Invisible Design

I’ve got a new post up at the Intercom blog, this time about design that’s so good you can’t even see it:

These products don’t want to be noticed at all. They want to be the background noise to your daily routine, infrastructure working away below the surface just like the underground subways, sewers, and cabling of a city.

It also has David Fincher, magic tricks, and that time I was almost killed by a rhino. Check it out.

In some way a follow up to my previous post on flat visual design, the idea this time is that a minimalist/less-is-more/reductive approach to design is often incorrectly seen as an easy route. Making something invisible is really hard. That’s not to say that every product needs to be invisible either: just because your distraction-free writing app tries be all zen doesn’t mean that Call of Duty needs to adopt the same approach. But it’s worth at least considering where on the sliding scale you want your design to sit.

For example, look at the public reaction to the various different wearable thingies.

Most people seem generally cool with the idea of wrist computers like Android Wear and Apple Watch. But the very same crowd seem aghast at the notion of a slightly less discreet eyeball computer like Google Glass. Oh, you think to yourself, maybe there’s a threshold for how visible these devices might be before people start to reject them. Watch equals okay, glasses equals not okay.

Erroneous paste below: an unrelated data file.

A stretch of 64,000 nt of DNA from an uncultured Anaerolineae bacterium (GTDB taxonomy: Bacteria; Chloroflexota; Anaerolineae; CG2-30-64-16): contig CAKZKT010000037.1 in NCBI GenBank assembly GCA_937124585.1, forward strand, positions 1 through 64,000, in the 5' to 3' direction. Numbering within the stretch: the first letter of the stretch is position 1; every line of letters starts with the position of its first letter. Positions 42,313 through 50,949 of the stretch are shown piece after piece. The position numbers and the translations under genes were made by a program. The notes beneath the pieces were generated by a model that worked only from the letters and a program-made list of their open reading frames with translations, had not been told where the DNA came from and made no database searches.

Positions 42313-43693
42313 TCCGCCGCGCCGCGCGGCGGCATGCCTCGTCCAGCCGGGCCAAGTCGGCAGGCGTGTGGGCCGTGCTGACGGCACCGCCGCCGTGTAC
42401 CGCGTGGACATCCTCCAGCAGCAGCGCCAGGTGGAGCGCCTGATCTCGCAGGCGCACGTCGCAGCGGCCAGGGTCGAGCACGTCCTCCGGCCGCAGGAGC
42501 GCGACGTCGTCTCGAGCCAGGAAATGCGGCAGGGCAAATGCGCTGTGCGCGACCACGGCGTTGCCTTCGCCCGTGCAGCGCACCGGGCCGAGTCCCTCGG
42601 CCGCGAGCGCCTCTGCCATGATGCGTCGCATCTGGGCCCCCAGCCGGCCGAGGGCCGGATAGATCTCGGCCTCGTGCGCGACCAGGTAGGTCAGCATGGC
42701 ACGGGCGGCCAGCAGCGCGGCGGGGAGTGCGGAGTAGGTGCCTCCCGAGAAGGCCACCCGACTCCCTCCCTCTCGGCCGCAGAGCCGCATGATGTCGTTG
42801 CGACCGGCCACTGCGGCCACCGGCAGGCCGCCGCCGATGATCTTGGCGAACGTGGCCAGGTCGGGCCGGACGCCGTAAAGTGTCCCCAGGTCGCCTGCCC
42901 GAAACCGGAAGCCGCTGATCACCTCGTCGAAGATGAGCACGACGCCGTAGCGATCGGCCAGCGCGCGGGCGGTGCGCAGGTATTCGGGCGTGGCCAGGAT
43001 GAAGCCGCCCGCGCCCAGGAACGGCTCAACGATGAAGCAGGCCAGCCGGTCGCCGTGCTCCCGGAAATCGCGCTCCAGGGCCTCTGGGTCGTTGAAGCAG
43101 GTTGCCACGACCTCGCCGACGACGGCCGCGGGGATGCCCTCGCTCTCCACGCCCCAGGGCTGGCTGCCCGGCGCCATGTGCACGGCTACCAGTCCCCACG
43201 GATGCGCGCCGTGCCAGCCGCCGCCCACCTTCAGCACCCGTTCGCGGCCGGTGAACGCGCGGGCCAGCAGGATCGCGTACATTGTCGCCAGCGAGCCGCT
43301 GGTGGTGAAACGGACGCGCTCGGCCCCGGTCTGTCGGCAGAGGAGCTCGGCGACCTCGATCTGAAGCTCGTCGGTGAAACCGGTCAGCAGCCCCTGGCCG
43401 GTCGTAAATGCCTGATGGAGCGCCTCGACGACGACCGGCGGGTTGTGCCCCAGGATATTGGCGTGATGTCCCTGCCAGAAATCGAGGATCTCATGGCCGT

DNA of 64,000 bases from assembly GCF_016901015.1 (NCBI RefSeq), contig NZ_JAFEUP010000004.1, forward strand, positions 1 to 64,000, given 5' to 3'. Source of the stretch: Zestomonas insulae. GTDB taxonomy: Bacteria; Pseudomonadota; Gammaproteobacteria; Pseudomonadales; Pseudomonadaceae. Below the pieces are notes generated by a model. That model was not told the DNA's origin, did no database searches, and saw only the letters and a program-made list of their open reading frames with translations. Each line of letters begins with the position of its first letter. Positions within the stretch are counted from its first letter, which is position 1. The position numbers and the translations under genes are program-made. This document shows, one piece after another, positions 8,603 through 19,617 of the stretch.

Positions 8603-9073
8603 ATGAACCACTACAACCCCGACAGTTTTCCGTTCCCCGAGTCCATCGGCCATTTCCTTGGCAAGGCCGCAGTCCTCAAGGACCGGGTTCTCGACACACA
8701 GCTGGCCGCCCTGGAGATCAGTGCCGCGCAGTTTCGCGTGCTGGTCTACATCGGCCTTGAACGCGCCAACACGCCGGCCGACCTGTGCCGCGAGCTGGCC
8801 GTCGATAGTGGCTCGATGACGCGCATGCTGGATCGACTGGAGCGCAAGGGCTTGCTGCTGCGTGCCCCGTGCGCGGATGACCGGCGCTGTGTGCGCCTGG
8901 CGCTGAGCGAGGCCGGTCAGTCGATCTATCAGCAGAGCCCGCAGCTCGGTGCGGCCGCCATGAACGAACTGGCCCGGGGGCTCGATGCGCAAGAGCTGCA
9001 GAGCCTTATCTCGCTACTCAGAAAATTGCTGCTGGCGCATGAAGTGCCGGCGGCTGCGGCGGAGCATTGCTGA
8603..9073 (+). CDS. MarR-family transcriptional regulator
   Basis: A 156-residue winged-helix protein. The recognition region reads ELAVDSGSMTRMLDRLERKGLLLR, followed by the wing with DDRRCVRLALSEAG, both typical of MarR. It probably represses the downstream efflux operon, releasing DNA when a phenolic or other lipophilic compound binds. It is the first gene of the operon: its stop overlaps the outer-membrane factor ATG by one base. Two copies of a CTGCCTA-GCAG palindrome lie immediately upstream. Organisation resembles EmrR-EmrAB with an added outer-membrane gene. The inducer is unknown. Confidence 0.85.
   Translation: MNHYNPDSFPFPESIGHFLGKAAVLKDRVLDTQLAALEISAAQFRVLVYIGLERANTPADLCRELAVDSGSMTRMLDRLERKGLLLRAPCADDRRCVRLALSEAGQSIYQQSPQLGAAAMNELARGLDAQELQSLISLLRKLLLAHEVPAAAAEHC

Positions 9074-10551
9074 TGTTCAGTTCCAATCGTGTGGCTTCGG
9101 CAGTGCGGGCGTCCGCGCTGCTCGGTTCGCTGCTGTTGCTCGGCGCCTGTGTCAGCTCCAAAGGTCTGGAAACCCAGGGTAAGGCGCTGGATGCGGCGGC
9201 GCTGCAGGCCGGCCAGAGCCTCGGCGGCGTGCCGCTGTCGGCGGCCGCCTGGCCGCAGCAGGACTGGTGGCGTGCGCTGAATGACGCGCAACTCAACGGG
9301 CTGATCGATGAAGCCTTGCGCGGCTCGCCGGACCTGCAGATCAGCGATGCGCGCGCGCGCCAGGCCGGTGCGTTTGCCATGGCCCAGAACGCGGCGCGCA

But VR devices like Oculus Rift and HoloLens are about as discreet as a bucket on your head, and yet regular people seem genuinely excited to try them out. Why is it that a prism balanced on a sleek titanium frame is considered awful and a giant helmet computer is just fine?

It’s as if Glass fell into a sort of Uncanny Valley of invisibility: not unnoticeable but also not willing to fully accept it’s own prominence. VR on the other hand makes no apologies. VR embraces it’s own brash obtrusiveness. VR says screw everything, strap me onto your goddamn face and let’s go blow up some bad guys. We’ll have to wait and see how everyone really reacts to VR being a part of our lives, but my guess is that this inconsistent initial reaction has something to do with the invisibility of each device. Or rather, it’s inverse corollary: conspicuousness.

I mean, it’s fairly unlikely this fellow is secretly taking a photo of you:

— 03 Mar 2015